Online ISSN: 2515-8260

Keywords : CE-MS analyses

Metabolomic analysis of Biofilm formation in Streptococcus spp. associated with dental caries

Samer Salim Abed, P. Kiranmayi

European Journal of Molecular & Clinical Medicine, 2022, Volume 9, Issue 7, Pages 8934-8953

Introduction. Dental Biofilm or plaque is an assembly of microbial cells attached to a surface encased in the extracellular polymeric substance, which plays a crucial role in infection persistence. Oral infections are caused by opportunistic pathogens that exist in normal balanced microflora of the oral cavity, but become pathogenic upon any alteration in the typical biological environment of the oral cavity giving them favorable conditions. The early colonizers such as Streptococci enhance the infectivity by remodeling the oral microbiome and the metabolome. This remodeling may allow other pathogenic Streptococcus strains such as  S.mitis, S.oralis, S.sanguia S. gordonii, S.mutans to colonize, which can potentially cause problems due to their inherent resistance to antibiotics and ability to form biofilms.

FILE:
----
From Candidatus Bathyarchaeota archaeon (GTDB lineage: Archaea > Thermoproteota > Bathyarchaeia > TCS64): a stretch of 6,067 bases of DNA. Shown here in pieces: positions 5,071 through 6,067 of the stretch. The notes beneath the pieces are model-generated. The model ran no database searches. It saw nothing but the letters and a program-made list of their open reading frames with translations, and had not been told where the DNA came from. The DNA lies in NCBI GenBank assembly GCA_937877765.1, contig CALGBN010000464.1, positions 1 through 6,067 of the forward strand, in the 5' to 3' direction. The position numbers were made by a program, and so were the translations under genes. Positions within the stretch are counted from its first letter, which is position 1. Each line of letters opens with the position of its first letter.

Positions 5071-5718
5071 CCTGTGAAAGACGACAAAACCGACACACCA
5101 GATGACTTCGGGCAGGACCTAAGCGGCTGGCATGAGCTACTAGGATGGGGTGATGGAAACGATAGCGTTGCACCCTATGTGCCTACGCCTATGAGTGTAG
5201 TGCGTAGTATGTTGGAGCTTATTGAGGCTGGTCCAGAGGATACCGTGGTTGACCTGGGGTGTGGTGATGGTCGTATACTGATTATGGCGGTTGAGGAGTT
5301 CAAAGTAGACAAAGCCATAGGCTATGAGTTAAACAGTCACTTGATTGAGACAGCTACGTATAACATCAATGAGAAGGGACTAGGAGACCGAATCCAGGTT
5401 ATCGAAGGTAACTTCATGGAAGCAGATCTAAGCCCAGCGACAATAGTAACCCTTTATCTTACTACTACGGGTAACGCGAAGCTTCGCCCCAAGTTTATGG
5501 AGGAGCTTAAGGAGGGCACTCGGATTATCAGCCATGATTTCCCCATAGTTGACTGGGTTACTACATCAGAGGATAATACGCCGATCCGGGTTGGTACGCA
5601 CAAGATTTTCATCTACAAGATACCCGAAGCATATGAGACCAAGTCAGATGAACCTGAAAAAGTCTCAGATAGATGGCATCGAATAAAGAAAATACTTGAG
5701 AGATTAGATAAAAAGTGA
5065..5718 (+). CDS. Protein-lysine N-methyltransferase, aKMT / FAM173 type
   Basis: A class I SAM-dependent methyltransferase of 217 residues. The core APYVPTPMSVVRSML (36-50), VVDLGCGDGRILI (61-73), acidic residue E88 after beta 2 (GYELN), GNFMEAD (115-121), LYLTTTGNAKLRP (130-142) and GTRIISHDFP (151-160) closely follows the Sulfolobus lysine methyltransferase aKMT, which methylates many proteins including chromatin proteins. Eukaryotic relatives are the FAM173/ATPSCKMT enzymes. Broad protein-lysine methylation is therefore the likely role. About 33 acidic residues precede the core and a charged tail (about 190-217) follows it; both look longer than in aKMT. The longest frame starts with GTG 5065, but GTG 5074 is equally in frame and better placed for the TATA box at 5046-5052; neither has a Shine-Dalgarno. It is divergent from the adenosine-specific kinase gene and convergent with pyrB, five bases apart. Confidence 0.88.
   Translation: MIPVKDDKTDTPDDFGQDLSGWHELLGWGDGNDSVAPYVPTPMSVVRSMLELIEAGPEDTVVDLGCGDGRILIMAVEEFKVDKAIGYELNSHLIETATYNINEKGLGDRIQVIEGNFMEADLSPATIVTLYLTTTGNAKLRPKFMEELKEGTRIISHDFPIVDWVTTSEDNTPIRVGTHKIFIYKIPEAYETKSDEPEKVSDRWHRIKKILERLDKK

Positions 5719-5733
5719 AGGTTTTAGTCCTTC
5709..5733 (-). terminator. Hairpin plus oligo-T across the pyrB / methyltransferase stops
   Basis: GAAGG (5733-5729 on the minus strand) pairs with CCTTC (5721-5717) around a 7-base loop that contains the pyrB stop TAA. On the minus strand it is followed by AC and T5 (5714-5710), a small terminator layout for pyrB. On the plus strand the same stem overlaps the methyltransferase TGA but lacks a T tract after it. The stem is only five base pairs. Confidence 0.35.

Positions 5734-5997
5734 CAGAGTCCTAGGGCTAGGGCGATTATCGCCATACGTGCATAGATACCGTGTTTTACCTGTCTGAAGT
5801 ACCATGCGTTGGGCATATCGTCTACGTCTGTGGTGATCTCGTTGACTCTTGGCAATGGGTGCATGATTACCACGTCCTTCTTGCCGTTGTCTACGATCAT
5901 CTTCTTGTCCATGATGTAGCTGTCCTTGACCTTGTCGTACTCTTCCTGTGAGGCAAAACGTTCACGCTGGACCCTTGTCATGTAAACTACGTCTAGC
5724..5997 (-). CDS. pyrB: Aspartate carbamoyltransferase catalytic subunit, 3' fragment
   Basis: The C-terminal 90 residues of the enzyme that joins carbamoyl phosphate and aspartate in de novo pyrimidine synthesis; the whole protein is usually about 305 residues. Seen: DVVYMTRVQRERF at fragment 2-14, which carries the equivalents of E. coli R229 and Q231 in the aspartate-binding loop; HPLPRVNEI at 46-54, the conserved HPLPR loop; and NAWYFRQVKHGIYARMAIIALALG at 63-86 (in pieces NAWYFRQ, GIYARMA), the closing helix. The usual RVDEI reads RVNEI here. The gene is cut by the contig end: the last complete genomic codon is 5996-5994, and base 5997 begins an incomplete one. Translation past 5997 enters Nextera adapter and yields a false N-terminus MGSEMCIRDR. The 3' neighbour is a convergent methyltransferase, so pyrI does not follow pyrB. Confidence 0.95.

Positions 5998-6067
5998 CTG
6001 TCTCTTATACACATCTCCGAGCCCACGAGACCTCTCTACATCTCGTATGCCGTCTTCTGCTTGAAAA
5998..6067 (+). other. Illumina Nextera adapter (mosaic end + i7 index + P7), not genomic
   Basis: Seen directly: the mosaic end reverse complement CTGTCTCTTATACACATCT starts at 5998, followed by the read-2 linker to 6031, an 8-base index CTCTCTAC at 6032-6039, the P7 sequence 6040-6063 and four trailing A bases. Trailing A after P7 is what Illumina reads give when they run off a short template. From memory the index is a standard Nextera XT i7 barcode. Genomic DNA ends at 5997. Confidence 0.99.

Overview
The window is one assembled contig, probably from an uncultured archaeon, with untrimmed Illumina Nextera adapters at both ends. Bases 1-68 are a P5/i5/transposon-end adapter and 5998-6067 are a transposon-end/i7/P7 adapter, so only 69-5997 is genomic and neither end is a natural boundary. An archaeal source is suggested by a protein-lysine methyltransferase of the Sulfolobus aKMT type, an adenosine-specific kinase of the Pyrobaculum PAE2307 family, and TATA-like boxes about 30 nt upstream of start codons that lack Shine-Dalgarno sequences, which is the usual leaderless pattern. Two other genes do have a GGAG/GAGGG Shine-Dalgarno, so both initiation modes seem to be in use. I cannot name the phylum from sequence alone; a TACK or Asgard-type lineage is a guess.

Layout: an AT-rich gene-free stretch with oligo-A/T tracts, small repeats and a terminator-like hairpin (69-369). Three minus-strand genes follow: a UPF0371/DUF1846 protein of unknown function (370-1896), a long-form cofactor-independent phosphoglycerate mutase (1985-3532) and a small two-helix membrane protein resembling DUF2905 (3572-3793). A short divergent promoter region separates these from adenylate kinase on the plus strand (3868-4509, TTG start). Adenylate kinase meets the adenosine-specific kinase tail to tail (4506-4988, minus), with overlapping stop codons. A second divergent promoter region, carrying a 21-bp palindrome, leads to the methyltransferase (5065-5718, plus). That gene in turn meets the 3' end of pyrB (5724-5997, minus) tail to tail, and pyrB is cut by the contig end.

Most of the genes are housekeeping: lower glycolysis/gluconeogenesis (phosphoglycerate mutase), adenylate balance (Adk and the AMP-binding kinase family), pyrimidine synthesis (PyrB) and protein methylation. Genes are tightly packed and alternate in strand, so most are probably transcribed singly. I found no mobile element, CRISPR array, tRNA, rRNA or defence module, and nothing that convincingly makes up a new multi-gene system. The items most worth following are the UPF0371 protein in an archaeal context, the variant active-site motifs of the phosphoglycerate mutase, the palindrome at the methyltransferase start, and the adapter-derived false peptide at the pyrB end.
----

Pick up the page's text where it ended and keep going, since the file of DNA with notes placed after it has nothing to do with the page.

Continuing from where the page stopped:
Methods. In this study, we performed mass spectrometry (MS) based metabolomic analysis of biofilm formation by Streptococcus mutans strains linked to dental caries and those present in the oral microbiome of healthy persons to screen Streptococcus strains that can cause caries. Five clinical specimens from individuals who had caries disease (Caries active, CA) were compared with two isolates from the healthy oral dental microbiota (Caries free, CF).
Results and Discussion. Metabolomic studies were performed to identify the mechanism of biofilm formation and adaptations of bacterial strains to the human buccal cavity environment, which can lead to better diagnostic strategies and antibiotic development for streptococcus. The finding revealed metabolic variations in bacterial cells obtained from non-caries and caries subjects. These signatures though very general or broad can still be used to characterize the caries causing propensities of the oral cavity resident bacteria